Hermann Ebbinghaus


Hermann Ebbinghaus : biography

January 24, 1850 – February 26, 1909

Prior to Ebbinghaus, most contributions to the study of memory were undertaken by philosophers and centered on observational description and speculation. For example, Immanuel Kant used pure description to discuss recognition and its components and Sir Francis Bacon claimed that the simple observation of the rote recollection of a previously learned list was “no use to the art” of memory. This dichotomy between descriptive and experimental study of memory would resonate later in Ebbinghaus’s life, particularly in his public argument with former colleague Wilhelm Dilthey. However, more than a century before Ebbinghaus, Johann Andreas Segner invented the “Segner-wheel” to see the length of after-images by seeing how fast a wheel with a hot coal attached had to move for the red ember circle from the coal to appear complete. (see iconic memory)

Ebbinghaus’s effect on memory research was almost immediate. With very few works published on memory in the previous two millennia, Ebbinghaus’s works spurred memory research in the United States in the 1890s, with 32 papers published in 1894 alone. This research was coupled with the growing development of mechanized mnemometers, or devices that aided in the recording and study of memory.

The reaction to his work in his day was mostly positive. Noted psychologist William James called the studies “heroic” and said that they were “the single most brilliant investigation in the history of psychology”. Edward B. Titchener also mentioned that the studies were the greatest undertaking in the topic of memory since Aristotle.

Professional career

After acquiring his PhD, Ebbinghaus moved around England and France, tutoring students to support himself. In England, he may have taught in two small schools in the South of the country (Gorfein, 1885). In London, in a used bookstore, he came across Gustav Fechner’s book Elemente der Psychophysik (Elements of Psychophysics), which spurred him to conduct his famous memory experiments. After beginning his studies at the University of Berlin, he founded the 3rd psychological testing lab in Germany (3rd to Wilhelm Wundt and G.E. Muller).Hermann Ebbinghaus. (1968). Retrieved from International Enclyclopedia of the Social Sciences: http://www.encyclopedia.com/topic/Hermann_Ebbinghaus.aspx He began his memory studies here in 1879. In 1885, the same year that he published his monumental work, Memory: A Contribution to Experimental Psychology,Ebbinghaus, H. (1913).. (H. Ruger, & C. Bussenius, Trans.) New York, NY: Teachers College. he was made a professor at the University of Berlin, most likely in recognition of this publication. In 1890, along with Arthur Konig, he founded the Psychological journal Zeitschrift für Physiologie und Psychologie der Sinnesorgane (The Psychology and Physiology of the Sense Organs).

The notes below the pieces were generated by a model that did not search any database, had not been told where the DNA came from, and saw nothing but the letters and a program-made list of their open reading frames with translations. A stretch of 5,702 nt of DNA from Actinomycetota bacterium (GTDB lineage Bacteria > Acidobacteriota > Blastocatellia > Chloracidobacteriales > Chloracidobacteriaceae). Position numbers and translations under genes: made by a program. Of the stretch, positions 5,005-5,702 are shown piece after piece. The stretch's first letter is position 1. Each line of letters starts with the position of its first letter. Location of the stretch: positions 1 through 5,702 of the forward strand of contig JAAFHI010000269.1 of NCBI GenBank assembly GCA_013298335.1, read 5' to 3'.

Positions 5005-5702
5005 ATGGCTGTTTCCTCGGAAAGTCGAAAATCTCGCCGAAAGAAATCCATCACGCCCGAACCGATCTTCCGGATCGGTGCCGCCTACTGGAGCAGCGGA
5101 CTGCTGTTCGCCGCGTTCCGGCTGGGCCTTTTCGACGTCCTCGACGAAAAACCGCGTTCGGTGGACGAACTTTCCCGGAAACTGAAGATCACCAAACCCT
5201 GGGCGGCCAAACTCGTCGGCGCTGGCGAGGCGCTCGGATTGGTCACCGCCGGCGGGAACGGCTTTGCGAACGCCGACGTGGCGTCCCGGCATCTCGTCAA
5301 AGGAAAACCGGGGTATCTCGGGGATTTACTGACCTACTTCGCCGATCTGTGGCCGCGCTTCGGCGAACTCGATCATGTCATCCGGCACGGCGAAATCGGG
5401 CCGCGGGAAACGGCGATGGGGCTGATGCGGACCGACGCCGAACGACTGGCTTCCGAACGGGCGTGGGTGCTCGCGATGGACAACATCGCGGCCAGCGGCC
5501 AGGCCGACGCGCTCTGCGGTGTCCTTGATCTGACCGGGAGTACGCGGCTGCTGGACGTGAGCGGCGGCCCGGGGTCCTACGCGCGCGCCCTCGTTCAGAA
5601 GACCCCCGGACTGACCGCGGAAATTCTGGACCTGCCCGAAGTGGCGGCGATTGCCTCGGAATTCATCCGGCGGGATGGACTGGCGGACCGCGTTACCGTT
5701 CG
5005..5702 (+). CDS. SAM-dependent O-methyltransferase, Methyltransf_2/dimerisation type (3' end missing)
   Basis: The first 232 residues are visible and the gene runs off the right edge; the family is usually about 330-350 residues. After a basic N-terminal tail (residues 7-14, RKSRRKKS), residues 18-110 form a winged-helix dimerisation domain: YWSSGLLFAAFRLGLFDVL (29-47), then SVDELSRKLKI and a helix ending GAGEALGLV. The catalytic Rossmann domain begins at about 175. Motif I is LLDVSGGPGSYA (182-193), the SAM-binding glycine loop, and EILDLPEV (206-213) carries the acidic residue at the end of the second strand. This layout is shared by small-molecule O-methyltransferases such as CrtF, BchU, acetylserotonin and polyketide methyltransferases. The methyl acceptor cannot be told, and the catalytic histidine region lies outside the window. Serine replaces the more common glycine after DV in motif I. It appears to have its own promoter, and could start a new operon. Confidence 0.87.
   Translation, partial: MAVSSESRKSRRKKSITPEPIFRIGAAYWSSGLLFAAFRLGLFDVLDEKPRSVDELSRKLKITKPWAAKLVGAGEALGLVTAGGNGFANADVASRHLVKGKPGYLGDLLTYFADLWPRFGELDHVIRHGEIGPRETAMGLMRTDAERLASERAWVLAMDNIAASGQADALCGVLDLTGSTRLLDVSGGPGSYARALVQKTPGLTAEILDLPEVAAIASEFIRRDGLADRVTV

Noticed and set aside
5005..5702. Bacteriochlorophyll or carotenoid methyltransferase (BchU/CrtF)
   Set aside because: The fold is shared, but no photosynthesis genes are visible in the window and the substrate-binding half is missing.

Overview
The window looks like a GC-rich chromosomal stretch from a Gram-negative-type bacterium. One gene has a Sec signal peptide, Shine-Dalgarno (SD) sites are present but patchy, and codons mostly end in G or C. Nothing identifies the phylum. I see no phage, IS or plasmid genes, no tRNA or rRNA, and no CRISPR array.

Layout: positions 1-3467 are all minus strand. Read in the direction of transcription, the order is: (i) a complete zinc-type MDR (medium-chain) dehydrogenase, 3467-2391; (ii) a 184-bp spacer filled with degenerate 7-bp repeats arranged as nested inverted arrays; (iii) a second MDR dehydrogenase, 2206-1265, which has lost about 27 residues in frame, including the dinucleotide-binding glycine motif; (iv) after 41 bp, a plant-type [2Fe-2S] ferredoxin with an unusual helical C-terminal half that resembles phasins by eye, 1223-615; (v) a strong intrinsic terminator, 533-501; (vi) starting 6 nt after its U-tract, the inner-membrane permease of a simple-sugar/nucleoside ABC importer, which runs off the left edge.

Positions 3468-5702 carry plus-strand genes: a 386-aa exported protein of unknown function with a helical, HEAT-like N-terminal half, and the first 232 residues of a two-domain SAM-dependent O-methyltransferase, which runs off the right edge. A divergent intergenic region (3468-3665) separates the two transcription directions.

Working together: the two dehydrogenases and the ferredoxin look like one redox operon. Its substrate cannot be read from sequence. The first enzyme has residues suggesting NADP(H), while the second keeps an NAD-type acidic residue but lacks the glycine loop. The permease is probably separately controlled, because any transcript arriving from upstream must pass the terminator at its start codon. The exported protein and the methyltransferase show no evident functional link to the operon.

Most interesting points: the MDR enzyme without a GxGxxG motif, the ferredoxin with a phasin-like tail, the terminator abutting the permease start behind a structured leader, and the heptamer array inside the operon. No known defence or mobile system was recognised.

In 1894, he was passed over for promotion to professor at Berlin, most likely due to his lack of publications. Instead, Carl Stumpf received the promotion. As a result of this, Ebbinghaus left to join the University of Breslau (now Wrocław, Poland), in a chair left open by Theodor Lipps (who took over Stumpf’s position when he moved to Berlin). While in Breslau, he worked on a commission that studied how children’s mental ability declined during the school day. While the specifics on how these mental abilities were measured have been lost, the successes achieved by the commission laid the groundwork for future intelligence testing.Thorne, B. M., & Henley, T. B. (2001). Connections in the history and systems of psychology. (2 ed., p. 207). New York: Houghton Mifflin Company.

At Breslau, he again founded a psychological testing laboratory. 

In 1902, Ebbinghaus published his next piece of writing entitled Die Grundzuge der Psychologie (Fundamentals of Psychology). It was an instant success and continued to be long after his death. In 1904, he moved to the Halle where he spent the last few years of his life. His last published work, Abriss der Psychologie (Outline of Psychology) was published six years later, in 1908. This, too, continued to be a success, being re-released in eight different editions.Thorne (p. 208) Shortly after this publication, on February 26, 1909, Ebbinghaus died from pneumonia at the age of 59.